Literature was going at an unexpected pace. One large group told us they came because the Bellefonte Police had announced "what we were doing" at the local convenience store. One confused >girl poured melted wax over the statue, she said it represented the blood of those who had given their lives for war on drugs, because innocent citizens and police are killed every day to support this civil war on drugs. She was told by members of the group that it was inappropriate, but this was a meeting of free individuals.

    Midnight full moon a dozen candles a dozen people, we are here to stay.  Midnight until 2:30 am the weird stuff began to happen. Supporters came by offering, not only their support but weed in the form of burning pipes and joints. We also received food, coffee, and hot chocolate. Automotive and foot traffic remained at a high pace. From 2:30am until 3:30am only two people sat, thanks for the company Velvet.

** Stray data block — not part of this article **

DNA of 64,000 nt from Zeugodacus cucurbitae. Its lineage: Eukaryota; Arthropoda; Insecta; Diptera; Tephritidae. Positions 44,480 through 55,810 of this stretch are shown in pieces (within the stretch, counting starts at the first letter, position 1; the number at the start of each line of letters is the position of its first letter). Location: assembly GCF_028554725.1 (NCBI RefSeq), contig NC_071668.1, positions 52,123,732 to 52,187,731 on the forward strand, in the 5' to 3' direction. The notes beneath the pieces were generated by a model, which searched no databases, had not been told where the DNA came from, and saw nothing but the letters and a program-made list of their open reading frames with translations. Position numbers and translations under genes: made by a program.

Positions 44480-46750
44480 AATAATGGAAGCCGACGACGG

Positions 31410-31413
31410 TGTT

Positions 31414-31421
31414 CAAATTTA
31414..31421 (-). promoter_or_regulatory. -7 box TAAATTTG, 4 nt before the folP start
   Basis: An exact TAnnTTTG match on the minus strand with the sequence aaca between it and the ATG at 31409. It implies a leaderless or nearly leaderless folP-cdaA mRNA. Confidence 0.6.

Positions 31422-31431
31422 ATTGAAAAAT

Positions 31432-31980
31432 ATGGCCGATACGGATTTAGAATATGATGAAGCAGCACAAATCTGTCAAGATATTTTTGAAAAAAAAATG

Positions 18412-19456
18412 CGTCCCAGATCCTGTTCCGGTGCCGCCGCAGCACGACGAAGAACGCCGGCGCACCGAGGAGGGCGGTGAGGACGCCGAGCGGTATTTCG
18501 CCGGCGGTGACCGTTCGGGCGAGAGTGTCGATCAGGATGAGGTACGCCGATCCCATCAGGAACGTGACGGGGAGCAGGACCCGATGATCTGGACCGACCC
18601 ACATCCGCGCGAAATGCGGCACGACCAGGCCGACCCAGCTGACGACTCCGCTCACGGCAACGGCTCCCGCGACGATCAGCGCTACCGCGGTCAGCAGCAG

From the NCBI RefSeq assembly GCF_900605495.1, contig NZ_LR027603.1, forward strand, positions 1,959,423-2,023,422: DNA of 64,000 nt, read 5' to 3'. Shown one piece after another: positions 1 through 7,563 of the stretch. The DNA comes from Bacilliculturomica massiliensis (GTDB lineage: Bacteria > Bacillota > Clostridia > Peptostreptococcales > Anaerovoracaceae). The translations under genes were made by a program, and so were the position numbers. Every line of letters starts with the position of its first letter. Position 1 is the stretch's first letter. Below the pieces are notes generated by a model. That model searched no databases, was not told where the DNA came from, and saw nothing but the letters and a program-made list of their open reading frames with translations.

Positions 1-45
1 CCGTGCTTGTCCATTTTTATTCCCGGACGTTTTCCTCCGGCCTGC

Monday 3:30 am One man stands meeting each and every car with enthusiasm. The police stopped by to make sure of my safety and asked when I was leaving? Tuesday at 10pm was my answer. I was told that there was "no police patrol" until 7am.. I was on my own. It wasn't until the early morning hours that I really had a chance to
take in the memorial we were standing in front of... I immediately realized just how appropriate >this memorial was when I read the words In memory of "those who died to keep the nation whole" What would they think about the war on drugs? I wondered how many more would die in this latest civil war? I really was wondering what the statue on
the right symbolized? There is what appears to an angel with naked breasts exposed, blessing a man who is killing another man who is only wearing a fig leaf. Message here ? anyone?